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Home / About Chile / Easter Island

Easter Island

slider_osterinselRapa Nui – the ‘Navel of the World’ – lies in the middle of the Indian Ocean. Just under 3800km / 2,375mi from the mainland and a good 4200km / 2,625mi from Tahiti, Easter Island is the furthest away from any other inhabited place on earth. For a long time isolated from the rest of the world, this island of not even 25km/16mi in length or breadth nevertheless has a rich heritage of history, art and culture. The island has a triangular shape, with the cone of an extinct volcano in each of its three island points. Due to its small size and the wealth of its culture, the entire island can seem like an open-air museum, with its approx. 1000 moai (statues), cult sites and ancient cave dwellings that are open to the public. These days, a large part of Easter Island is a national park and also listed on the UNESCO  World Cultural Heritage List.

Easter Island emerged about 3 million years ago, and was formed by three underwater volcanoes that erupted beneath the Nazca Plate and whose lava streams flowed together to form the triangular island jutting out of the sea. Further eruptions in the centre of the triangle filled it in, to create a proper island. The highest mountain on the island is the „Terevaka“,  which, with its 501m/1,644ft might only be considered a hill, except that the section below sea level measures 3000m / 9,843ft. The present landscape of Easter Island is characterised by its many extinct volcanic craters. There are no streams or rivers on Easter Island, although there are three rainwater lakes in the craters. Drinking water comes from groundwater that is regularly replenished by the abundant rainfall throughout the year. Temperatures are subtropical and with no changing seasons, a journey to the island is worthwhile throughout the year. The months of May to October are slightly cooler than the months between November and April, and the most rainfall occurs in April and May.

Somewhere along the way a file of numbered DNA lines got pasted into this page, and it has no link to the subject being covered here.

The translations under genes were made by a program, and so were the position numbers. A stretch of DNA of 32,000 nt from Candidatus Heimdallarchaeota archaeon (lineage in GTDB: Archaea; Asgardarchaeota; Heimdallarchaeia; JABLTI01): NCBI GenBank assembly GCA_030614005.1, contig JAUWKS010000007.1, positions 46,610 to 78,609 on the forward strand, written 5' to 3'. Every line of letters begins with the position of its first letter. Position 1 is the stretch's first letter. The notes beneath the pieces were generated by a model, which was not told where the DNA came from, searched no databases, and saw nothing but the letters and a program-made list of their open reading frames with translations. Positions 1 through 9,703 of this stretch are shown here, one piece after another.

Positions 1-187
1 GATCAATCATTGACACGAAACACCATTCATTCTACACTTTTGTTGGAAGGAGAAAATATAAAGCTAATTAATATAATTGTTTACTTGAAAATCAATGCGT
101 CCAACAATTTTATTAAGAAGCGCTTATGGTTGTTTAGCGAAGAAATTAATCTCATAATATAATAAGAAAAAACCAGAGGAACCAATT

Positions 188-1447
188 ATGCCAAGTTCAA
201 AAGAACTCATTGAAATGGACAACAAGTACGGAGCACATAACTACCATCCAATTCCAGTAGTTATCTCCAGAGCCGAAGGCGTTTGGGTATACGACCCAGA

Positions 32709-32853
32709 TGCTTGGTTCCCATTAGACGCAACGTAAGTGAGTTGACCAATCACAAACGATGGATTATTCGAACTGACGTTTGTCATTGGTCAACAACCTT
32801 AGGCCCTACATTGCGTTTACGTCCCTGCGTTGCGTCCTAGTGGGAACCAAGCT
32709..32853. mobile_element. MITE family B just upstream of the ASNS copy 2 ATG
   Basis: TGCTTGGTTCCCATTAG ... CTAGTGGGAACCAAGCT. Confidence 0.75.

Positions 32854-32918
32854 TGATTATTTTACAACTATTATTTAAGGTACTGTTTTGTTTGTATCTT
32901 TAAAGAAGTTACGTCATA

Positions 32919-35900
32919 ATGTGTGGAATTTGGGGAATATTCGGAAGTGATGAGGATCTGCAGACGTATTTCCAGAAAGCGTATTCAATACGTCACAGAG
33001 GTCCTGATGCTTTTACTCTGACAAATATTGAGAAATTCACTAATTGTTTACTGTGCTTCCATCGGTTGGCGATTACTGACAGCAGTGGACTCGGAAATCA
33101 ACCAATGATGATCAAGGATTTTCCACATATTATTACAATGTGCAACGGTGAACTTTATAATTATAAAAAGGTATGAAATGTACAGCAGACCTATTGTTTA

According to legend, the Polynesian King Hotu Matua set off for the island with several hundred followers in around 700 BC. The reason for the departure from the home territory varies according to different versions of legend: some claim it was due to an argument with the king’s brother, others claim it was a row with another king. Researchers believe overpopulation of the original homeland was the most likely reason for the migration. The new arrivals lived in caves and survived on fishing, as well as by keeping chickens and cultivating potatoes, sugar cane and bananas they had brought with them. The arrival of the first island inhabitants is remembered with a big festival every year, at the end of January.

A unique culture developed in the isolation of Easter Island. Over the course of generations, various clans and a hierarchical class system developed among Hotu Matua’s descendants. Between the 5th century and the 19th century, so-called ahus were built, which were large stone platforms that contained burial sites beneath them. The famous moai figures – representations of their wise ancestors – were erected on top of these platforms. In addition to the ahus, each clan had a communal house. A crisis emerged in the 16th and 17th centuries, however, when the original vegetation had completely disappeared due to deforestation. Still today, the island is characterised by a grassy landscape. The production of ever more elaborate moai had used up many resources, and food for the constantly increasing population had become scarce. The result was war among the clans and all moais were toppled. This is the condition that most of them can still be found in today, for only a few have been repositioned. The era of crisis produced a special worship of fertility, from which the Birdman Cult emerged. When the Dutch became the first Europeans to discover the island on Easter Monday, in 1722, they simply named it Easter Island. It has officially belonged to Chile since 1888.